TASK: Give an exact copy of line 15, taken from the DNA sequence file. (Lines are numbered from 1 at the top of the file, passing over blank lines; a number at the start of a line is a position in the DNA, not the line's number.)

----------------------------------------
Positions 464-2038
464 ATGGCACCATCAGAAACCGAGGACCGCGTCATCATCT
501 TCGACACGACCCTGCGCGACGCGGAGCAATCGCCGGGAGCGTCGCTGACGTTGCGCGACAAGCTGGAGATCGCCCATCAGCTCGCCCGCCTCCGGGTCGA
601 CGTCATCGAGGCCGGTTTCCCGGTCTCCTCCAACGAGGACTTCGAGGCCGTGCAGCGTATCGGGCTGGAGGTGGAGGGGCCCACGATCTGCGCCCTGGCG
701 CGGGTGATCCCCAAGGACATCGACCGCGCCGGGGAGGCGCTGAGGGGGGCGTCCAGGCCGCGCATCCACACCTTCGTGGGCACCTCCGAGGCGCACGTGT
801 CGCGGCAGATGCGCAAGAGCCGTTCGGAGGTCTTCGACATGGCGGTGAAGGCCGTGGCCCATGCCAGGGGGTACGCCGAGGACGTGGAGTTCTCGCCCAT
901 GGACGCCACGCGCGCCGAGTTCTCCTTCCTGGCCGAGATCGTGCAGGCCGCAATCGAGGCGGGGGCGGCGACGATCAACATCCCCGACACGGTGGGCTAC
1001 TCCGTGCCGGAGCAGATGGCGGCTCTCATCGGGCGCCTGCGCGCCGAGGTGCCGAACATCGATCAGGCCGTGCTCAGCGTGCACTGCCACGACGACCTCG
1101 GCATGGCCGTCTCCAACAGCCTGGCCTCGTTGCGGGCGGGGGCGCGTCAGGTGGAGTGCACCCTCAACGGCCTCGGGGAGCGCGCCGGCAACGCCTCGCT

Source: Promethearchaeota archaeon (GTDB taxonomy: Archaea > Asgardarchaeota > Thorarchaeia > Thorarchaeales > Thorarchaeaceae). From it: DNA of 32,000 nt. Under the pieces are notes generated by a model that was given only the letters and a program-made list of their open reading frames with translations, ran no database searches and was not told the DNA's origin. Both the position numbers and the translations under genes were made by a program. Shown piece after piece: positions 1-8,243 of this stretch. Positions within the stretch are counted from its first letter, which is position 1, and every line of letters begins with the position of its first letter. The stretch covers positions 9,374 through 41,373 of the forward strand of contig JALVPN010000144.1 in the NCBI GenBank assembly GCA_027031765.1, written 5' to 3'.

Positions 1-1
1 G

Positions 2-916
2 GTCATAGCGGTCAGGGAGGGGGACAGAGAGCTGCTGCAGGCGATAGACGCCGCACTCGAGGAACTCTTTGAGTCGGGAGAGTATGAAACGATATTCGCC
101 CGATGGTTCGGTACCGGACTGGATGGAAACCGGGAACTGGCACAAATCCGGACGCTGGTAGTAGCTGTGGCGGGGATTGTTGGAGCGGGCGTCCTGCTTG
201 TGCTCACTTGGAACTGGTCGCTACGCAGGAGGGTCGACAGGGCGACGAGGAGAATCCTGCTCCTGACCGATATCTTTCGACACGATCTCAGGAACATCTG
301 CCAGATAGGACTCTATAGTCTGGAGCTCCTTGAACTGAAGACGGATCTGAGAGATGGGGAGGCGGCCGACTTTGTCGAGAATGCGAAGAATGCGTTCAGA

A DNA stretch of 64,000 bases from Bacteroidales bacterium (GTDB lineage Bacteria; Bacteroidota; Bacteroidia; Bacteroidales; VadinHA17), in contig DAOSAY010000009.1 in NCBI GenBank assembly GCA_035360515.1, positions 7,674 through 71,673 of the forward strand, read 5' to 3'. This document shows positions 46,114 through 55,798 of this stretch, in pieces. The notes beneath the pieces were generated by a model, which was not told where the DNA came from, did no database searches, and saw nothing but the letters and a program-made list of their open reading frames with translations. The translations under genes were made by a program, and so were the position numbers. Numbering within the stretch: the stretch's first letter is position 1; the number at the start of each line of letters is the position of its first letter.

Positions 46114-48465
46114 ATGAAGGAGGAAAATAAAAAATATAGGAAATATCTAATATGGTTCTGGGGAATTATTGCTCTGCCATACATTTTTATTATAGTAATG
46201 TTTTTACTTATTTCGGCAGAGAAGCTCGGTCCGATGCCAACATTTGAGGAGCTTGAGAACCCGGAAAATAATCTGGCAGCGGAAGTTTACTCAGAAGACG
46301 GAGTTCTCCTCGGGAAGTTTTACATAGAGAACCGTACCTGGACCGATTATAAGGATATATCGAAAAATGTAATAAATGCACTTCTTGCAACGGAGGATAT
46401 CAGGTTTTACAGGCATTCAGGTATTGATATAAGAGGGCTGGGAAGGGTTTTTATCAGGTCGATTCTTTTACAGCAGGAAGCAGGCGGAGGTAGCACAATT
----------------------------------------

101 CGATGGTTCGGTACCGGACTGGATGGAAACCGGGAACTGGCACAAATCCGGACGCTGGTAGTAGCTGTGGCGGGGATTGTTGGAGCGGGCGTCCTGCTTG